The Haitian government along with international partners including the World Health Organization launched a cholera vaccination campaign on Saturday targeting 100,000 people in vulnerable areas of the impoverished Caribbean country.
The program was launched in the slum area of Cite de Dieu, in the Haitian capital, where health practitioners are going door-to-door to deliver doses to pre-registered recipients.
“I am very happy that I received the vaccine because now I will live my life with less anxiety,” Mariane Joseph told reporters, after drinking the dose. “I have been waiting for this vaccine for a long time because we are exposed here to catching cholera.”
More than 7,000 Haitians have died of cholera since an epidemic broke out in 2010.
The Director-General of the Health department, Dr. Gabriel Thimote, said the 100,000 beneficiaries in two regions in the west and northern Artibonite region will receive two doses of the vaccine, called Shanchol, that will protect them for two to three years with an efficiency rate of about 65 percent, health officials say.
“It is a pilot program that we are launching in two areas in the country but it will be later extended to the rest of the population with a priority for areas at risk,” Thimote said.
In the capital, the program is being implemented by the Gheskio Center, a Haitian health NGO that specializes in fighting the AIDS virus and other infectious diseases, while another international NGO, Partners In Health, led by the U.N. deputy special envoy for Haiti, Dr. Paul Farmer, has been designated to carry out the vaccination program in Bokozel, near the northern town of St-Marc.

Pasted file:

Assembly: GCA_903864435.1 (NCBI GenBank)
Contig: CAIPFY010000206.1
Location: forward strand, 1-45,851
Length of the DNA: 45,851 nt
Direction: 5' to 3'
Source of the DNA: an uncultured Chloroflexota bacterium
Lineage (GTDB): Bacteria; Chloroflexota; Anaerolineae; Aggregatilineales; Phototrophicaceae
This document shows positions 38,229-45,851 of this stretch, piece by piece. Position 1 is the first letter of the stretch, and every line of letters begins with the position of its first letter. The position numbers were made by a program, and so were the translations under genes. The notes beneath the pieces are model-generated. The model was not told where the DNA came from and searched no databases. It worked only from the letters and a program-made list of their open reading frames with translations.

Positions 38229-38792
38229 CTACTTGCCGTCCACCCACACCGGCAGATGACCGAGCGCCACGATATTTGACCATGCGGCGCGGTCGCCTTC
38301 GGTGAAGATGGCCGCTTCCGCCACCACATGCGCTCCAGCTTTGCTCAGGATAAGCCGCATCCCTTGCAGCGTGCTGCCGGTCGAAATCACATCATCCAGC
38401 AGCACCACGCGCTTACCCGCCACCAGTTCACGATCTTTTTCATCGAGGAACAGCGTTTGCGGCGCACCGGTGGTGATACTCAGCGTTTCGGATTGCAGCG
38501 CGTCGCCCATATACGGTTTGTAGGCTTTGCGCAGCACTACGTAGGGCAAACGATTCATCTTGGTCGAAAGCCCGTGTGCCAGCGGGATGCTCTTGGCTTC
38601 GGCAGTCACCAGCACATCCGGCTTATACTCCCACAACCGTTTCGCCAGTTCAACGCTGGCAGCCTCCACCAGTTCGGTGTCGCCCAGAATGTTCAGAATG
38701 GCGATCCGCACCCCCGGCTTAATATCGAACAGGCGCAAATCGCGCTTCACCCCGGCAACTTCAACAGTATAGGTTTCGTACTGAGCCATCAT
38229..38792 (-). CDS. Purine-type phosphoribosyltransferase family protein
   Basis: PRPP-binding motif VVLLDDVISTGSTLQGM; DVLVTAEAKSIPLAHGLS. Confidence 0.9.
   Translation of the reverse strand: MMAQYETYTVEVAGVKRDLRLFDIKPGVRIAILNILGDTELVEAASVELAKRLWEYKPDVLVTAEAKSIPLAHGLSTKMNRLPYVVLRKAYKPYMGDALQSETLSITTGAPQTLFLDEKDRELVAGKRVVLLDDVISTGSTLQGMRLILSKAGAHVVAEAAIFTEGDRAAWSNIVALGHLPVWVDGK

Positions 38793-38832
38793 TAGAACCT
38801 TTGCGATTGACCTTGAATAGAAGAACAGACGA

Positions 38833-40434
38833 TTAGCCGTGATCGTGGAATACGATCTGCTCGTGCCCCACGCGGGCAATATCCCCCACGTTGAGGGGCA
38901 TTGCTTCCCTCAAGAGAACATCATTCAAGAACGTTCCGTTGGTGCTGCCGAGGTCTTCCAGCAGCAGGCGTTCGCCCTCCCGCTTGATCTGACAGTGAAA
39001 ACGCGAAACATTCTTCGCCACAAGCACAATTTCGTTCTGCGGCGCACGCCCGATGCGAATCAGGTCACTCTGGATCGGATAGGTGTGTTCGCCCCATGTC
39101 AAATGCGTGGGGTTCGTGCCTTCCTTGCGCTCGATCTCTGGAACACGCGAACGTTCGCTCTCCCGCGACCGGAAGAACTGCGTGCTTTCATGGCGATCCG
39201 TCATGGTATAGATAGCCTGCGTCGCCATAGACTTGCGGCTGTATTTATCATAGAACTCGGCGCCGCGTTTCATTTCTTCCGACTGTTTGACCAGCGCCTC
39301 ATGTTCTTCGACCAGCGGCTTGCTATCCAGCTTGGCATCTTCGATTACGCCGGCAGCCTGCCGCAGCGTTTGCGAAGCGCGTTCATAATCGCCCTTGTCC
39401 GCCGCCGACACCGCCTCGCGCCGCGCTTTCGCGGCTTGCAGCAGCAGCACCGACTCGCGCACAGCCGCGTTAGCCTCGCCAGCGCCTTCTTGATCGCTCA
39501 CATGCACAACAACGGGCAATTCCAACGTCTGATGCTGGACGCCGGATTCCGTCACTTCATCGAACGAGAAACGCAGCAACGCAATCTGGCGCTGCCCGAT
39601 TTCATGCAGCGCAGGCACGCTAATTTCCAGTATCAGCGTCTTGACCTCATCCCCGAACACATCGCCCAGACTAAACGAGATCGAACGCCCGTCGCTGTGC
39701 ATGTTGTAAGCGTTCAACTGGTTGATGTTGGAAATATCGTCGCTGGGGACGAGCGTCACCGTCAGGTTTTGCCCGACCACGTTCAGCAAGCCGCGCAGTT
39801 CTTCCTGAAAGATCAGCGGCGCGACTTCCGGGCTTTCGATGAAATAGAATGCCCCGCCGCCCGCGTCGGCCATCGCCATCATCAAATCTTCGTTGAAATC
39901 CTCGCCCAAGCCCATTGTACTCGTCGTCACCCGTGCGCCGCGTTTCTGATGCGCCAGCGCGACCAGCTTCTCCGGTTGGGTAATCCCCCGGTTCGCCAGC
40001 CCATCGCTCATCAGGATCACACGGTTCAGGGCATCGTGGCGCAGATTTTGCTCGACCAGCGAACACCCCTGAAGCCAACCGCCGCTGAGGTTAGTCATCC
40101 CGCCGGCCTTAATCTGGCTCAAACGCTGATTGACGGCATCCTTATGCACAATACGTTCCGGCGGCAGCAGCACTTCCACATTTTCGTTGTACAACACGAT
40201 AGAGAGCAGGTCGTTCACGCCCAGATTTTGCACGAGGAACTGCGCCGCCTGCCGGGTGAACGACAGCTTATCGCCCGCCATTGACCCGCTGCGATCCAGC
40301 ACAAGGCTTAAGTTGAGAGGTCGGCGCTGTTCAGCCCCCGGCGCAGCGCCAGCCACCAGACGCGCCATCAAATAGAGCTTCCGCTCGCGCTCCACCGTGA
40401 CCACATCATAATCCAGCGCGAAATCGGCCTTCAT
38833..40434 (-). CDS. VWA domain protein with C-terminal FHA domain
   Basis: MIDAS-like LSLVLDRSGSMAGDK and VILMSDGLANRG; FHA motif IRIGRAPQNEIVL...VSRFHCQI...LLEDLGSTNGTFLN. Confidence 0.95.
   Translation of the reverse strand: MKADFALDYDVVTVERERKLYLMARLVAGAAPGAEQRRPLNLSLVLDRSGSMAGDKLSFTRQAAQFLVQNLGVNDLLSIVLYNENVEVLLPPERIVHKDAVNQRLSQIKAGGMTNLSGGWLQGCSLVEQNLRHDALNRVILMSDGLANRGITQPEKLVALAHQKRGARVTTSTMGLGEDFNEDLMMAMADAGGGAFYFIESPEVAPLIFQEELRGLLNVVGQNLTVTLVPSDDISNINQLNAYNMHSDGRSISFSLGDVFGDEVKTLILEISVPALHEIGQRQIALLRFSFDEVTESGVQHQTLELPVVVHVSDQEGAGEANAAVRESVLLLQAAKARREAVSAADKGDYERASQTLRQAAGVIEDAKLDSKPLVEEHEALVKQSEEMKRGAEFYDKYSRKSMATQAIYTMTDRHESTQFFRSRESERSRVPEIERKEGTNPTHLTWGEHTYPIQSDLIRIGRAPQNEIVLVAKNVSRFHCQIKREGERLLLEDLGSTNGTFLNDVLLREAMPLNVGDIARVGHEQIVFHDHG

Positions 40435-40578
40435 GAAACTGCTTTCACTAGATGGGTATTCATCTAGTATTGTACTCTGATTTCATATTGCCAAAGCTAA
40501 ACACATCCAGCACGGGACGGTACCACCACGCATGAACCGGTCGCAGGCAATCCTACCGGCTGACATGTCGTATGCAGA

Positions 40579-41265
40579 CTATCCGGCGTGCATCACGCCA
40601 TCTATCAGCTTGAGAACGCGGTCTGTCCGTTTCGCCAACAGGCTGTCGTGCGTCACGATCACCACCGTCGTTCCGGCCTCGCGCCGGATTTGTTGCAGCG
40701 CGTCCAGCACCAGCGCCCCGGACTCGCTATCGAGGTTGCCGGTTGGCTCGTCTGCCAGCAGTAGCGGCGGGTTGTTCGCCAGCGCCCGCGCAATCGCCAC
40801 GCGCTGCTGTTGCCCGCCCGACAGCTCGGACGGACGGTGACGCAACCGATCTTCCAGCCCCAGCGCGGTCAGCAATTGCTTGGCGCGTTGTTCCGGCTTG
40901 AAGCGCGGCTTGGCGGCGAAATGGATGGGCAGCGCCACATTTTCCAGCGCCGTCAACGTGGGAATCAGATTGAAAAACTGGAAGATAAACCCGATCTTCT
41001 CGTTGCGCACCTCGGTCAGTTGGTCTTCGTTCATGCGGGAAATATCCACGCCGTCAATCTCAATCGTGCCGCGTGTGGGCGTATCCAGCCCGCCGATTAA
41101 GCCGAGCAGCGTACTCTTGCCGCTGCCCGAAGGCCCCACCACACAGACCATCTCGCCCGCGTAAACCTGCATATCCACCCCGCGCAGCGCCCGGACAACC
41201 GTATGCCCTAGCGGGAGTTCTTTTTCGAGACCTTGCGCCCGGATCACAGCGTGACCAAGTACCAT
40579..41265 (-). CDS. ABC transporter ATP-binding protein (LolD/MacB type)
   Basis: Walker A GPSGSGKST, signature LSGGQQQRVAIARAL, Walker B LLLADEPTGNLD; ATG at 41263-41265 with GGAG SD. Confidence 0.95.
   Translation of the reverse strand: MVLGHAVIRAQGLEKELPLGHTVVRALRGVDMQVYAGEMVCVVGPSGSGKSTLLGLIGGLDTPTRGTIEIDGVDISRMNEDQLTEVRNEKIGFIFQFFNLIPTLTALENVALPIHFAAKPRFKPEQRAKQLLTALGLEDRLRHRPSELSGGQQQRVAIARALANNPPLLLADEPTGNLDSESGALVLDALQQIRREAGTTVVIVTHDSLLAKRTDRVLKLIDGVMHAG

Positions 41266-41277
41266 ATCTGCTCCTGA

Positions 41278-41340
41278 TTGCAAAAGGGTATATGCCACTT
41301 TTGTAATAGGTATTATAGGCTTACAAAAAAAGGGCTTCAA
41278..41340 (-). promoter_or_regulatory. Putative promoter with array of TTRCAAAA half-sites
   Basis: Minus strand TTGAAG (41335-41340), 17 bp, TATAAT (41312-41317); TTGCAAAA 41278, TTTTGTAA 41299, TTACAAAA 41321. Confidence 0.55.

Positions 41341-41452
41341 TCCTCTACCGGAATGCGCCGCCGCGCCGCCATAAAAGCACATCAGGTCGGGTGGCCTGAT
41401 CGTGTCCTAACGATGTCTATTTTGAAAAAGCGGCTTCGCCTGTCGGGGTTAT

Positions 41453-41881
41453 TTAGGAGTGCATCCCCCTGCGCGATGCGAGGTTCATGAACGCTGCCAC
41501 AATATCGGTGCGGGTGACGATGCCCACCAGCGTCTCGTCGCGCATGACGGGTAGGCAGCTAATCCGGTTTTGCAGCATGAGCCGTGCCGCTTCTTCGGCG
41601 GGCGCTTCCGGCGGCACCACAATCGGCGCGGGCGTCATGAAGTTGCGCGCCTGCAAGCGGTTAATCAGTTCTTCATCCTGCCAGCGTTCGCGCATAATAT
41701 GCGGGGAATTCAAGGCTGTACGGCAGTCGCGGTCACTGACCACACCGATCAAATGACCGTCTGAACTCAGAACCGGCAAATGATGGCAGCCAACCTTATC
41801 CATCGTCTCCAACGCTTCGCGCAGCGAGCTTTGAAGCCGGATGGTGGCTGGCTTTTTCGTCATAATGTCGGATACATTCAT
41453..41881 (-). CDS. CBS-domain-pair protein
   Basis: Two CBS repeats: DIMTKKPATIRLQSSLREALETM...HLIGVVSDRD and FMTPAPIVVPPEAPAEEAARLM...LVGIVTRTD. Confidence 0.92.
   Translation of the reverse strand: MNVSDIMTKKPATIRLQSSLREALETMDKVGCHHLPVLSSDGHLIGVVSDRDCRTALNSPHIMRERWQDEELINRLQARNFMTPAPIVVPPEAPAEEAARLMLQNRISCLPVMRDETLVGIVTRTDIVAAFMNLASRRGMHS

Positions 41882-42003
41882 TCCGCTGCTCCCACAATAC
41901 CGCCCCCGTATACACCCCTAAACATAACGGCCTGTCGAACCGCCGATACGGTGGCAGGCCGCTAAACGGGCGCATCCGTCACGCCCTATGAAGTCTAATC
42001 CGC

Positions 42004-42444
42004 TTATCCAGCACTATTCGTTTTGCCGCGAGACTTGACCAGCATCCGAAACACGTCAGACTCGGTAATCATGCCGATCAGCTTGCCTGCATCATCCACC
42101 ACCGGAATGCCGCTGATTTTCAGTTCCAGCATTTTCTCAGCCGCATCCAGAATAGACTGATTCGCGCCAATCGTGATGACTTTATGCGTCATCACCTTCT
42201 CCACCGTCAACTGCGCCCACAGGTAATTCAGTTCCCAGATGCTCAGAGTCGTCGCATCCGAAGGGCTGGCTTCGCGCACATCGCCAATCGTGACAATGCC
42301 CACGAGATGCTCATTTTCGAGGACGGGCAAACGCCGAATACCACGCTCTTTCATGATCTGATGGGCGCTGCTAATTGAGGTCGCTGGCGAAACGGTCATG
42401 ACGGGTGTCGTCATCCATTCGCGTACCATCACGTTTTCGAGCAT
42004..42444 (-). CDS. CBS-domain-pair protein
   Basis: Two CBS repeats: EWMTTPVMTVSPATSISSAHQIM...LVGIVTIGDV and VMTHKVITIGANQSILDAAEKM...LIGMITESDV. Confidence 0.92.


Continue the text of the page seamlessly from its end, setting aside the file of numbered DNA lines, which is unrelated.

The Haitian health minister, Florence Duperval Guillaume, rejected allegations that the vaccine is experimental and could have side effects. The vaccination program was delayed several weeks after some critics suggested the campaign was a research project to test new, unapproved drugs.
“This is vaccine that has already been certified by the World Health Organization, and our campaign has nothing to do with an experimentation that could have recipients running risks,” Guillaume said. “People have nothing to fear,” she added.
Cholera is an infection that causes severe diarrhea that can lead to dehydration and death. It occurs in places with poor sanitation and can be treated by drinking clean fluids.
The number of cases has increased slightly in Haiti over the past few weeks, with frequent torrential rains spreading the bacteria in several areas where health official had brought the disease under control.
The Western Hemisphere’s only cholera epidemic has infected nearly 550,000 and killed 7,400 people in Haiti and the neighboring Dominican Republic since October 2010 – with nearly all of the deaths in Haiti, according to the Centers for Disease Control and Prevention (CDC) in Atlanta.
Cases of cholera first emerged in central Haiti’s Artibonite River region, as a result of U.N. peacekeepers from Nepal defecating in the river. Haiti previously had no cases of cholera in recorded history.
Health workers continue to see 100-200 new cases per day, but that is far lower than then the 1,000 new cases a day they were seeing this time a year ago, said Dr. John Vertefeuille, the CDC country director in Haiti.
Daily numbers can vary according to “seasonal patterns,” he added, and could rise during the rainy season. “We are still in the relatively early stages of this epidemic,” he said, noting that “the goal is to eliminate cholera (in Haiti) over a 10-year period.”